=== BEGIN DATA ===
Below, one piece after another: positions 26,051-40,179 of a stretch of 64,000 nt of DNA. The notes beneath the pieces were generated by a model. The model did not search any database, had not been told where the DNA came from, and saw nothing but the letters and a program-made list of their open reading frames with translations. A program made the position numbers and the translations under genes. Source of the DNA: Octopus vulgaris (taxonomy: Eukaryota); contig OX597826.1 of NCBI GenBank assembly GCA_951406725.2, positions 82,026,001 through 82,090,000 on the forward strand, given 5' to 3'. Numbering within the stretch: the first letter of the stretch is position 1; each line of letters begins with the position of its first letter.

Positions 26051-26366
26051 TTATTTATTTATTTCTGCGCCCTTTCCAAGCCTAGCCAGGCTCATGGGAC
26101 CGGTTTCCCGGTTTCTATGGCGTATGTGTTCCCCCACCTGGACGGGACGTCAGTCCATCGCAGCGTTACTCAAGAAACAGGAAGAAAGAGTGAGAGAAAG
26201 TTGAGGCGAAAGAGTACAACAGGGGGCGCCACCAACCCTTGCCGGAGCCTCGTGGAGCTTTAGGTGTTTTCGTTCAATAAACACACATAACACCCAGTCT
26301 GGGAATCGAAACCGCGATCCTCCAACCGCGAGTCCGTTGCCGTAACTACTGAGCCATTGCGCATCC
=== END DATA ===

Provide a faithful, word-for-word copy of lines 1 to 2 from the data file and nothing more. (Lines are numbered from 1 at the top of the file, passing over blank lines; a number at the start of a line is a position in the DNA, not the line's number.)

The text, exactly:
Below, one piece after another: positions 26,051-40,179 of a stretch of 64,000 nt of DNA. The notes beneath the pieces were generated by a model. The model did not search any database, had not been told where the DNA came from, and saw nothing but the letters and a program-made list of their open reading frames with translations. A program made the position numbers and the translations under genes. Source of the DNA: Octopus vulgaris (taxonomy: Eukaryota); contig OX597826.1 of NCBI GenBank assembly GCA_951406725.2, positions 82,026,001 through 82,090,000 on the forward strand, given 5' to 3'. Numbering within the stretch: the first letter of the stretch is position 1; each line of letters begins with the position of its first letter.

Positions 26051-26366